Big Speck oratorio and album (2017-2020)

The Big Speck project started out in 2017 with the aim to provide a vehicle, a band, to bring to the world more developed versions of my music than my solo piano versions. Some of my songs were developed and performed live and on record in the 1980s and early 1990s and a few in the 2000s. But many of my other songs were waiting for me to do them justice. And I wanted to perform and record them with strings. Also, many of my songs have lyrics that nobody has heard yet and most of them were informed by my story of the interstellar traveller Jonnē Krōm. I had in mind to build a group approximately like Philip Glass would build, except more poppy and with more focus on lyrics.

The group was very slow to come about. Actor/singer Rosemary Jeffery and I met in the summer of 2017. We started practicing music in September, just before her long-time actor/singer friend Cam Culham joined us. We started to build repertoire. Early in 2018, Pablo Diemecke invited us to perform with his DieMahler String Ensemble for what would be our first gig. We performed a few songs on our own and then joined with DieMahler to perform a few songs that I had arranged for string quartet. Not yet having a band name, we called ourselves the RANDOR Ensemble for that concert. (RANDOR, for ‘random order’, like the universe)

By the time that we became Big Speck, in September 2018, we had performed only two other gigs, both recitals. Just after that, classical guitar specialist Doug Hensley and cellist Laura Backstrom joined us. Luckily, Doug also plays electric guitar and bass guitar. In November, drummer/percussionist Jon Miller and violinist/violist Kate Rhodes joined the group.

For the next half year, we worked on repertoire for an oratorio that I was writing. The oratorio was an abridged version of the aforementioned Jonnē Krōm story. In May, we performed the oratorio, double-billing with folk-rock group from Surrey, Medderick and the Jokers and Prophets Band, compatriots of mine going back to the 1970s.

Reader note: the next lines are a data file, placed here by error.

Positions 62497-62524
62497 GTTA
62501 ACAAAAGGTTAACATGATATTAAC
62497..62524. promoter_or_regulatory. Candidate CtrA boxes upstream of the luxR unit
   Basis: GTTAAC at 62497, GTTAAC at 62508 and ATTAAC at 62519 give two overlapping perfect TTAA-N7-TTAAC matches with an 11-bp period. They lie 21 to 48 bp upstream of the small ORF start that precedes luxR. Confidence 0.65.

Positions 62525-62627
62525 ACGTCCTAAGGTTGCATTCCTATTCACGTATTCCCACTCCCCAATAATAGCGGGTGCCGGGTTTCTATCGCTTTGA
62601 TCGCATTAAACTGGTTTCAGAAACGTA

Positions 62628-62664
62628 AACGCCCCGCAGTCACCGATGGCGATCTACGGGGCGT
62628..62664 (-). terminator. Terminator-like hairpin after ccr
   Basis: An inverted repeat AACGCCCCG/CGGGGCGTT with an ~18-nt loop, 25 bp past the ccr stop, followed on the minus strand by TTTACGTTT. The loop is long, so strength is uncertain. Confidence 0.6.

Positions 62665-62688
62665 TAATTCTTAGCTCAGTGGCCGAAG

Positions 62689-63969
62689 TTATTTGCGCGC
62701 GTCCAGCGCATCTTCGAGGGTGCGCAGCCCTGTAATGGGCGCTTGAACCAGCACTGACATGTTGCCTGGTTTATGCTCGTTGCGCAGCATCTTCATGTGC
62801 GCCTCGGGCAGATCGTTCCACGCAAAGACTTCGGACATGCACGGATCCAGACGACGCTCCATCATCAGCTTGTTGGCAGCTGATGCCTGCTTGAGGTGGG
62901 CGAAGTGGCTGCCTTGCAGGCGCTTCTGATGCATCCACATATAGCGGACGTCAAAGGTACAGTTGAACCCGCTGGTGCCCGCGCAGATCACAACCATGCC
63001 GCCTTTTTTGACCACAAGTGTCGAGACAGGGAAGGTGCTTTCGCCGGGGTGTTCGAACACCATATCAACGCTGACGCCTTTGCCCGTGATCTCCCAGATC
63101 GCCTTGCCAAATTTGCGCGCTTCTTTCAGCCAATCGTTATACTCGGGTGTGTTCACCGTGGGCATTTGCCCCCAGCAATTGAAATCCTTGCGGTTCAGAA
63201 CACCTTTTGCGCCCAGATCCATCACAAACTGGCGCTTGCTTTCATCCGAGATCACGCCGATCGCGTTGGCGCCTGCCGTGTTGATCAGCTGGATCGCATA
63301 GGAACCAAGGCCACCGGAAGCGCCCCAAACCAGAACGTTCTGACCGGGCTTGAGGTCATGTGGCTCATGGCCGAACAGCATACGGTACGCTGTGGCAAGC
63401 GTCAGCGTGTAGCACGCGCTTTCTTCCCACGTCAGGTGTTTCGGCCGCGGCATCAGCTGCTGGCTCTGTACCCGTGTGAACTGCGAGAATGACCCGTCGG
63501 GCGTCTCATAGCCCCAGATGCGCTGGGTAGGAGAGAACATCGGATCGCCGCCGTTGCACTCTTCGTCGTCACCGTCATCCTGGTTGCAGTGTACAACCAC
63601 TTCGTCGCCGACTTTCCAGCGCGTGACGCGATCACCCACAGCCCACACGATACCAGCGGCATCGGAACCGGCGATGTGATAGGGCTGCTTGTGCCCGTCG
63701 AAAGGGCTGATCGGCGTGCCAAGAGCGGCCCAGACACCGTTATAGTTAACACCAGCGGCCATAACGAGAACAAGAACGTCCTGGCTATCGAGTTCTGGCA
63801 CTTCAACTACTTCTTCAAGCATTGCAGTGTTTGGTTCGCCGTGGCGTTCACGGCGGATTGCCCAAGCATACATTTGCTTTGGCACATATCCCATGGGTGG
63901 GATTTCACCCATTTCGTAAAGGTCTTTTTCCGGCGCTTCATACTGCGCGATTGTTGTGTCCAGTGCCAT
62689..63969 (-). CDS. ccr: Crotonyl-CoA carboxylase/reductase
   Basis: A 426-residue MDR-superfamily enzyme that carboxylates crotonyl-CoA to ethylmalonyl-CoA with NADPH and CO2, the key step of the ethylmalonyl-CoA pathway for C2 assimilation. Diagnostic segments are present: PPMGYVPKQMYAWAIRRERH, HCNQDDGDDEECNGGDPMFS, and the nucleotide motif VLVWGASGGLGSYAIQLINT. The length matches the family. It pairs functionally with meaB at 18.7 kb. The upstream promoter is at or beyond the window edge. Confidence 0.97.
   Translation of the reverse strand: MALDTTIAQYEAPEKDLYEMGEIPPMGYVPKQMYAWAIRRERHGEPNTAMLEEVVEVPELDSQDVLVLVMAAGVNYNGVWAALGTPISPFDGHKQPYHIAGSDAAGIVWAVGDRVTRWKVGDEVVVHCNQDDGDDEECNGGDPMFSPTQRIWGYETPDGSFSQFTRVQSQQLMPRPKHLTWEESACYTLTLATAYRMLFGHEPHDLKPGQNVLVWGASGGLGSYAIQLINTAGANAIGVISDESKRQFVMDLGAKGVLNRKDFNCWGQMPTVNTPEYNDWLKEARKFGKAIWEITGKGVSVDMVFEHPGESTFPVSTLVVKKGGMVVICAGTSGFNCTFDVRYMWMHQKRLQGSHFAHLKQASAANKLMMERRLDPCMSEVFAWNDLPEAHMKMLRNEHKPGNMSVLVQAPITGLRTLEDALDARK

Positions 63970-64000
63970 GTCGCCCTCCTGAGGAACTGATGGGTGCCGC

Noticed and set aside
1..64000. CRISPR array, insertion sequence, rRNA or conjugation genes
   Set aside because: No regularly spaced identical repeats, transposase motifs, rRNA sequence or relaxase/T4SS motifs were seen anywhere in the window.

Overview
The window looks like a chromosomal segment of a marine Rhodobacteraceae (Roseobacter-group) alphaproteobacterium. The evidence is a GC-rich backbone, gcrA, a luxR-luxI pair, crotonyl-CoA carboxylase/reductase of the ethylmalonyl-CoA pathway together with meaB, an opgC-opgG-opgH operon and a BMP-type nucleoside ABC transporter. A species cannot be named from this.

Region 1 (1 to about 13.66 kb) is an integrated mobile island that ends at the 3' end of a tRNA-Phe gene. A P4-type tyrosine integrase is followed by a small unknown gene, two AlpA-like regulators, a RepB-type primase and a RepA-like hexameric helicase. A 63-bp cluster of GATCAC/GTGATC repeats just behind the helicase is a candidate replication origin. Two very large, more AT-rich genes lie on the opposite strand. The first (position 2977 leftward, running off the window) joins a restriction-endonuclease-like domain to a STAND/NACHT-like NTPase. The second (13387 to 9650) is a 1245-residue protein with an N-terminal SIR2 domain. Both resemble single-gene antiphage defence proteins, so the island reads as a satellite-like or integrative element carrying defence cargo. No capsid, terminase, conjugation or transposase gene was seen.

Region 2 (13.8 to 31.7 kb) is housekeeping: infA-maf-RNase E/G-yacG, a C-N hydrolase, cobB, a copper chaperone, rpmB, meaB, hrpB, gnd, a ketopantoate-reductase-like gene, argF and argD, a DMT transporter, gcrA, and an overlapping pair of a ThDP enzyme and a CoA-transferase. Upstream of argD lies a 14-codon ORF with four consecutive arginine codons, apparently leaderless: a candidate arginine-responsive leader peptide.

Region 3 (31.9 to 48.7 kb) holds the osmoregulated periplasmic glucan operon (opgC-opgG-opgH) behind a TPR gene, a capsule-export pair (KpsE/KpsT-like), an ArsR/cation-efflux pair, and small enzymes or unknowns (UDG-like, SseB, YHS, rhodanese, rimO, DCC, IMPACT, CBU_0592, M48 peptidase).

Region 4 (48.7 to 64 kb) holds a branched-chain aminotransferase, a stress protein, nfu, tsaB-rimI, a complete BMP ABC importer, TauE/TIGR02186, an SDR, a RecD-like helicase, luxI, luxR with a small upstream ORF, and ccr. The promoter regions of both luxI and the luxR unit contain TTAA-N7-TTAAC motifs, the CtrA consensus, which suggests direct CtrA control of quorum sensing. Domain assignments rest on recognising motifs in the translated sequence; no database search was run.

With a live full-band concert now behind us, recording was next. Laura left the group to focus more on her other music interests before any recording began. The large size of the group and that it was difficult for us to get together to record as a group dictated that the recording be multi-tracked. We recorded the drums at Jon’s studio. Alex Olson also recorded double bass there for one song on the 16-track album. All of the other recording was done at my own home studio that I was slowly building in an old garage. Cellist Alasdair Money was the last to record, in January 2020. Glen Hollingshead engineered the recording and mixing, finishing in May. And finally, Evan Rabby mastered the album.

Unfortunately, COVID-19 struck in March 2020, in the thick of the mixing process, though luckily, after the recording was done. Like all other musicians pretty much the world over, we could not meet. The album would have to be released virtually and with little live fanfare. And the group would not have performed together in more than a year.

Realizing that, I decided to co-opt the name Big Speck by using it as the label for the collection of my music projects of which the Big Speck band and album are one. That could change. Everything is in flux.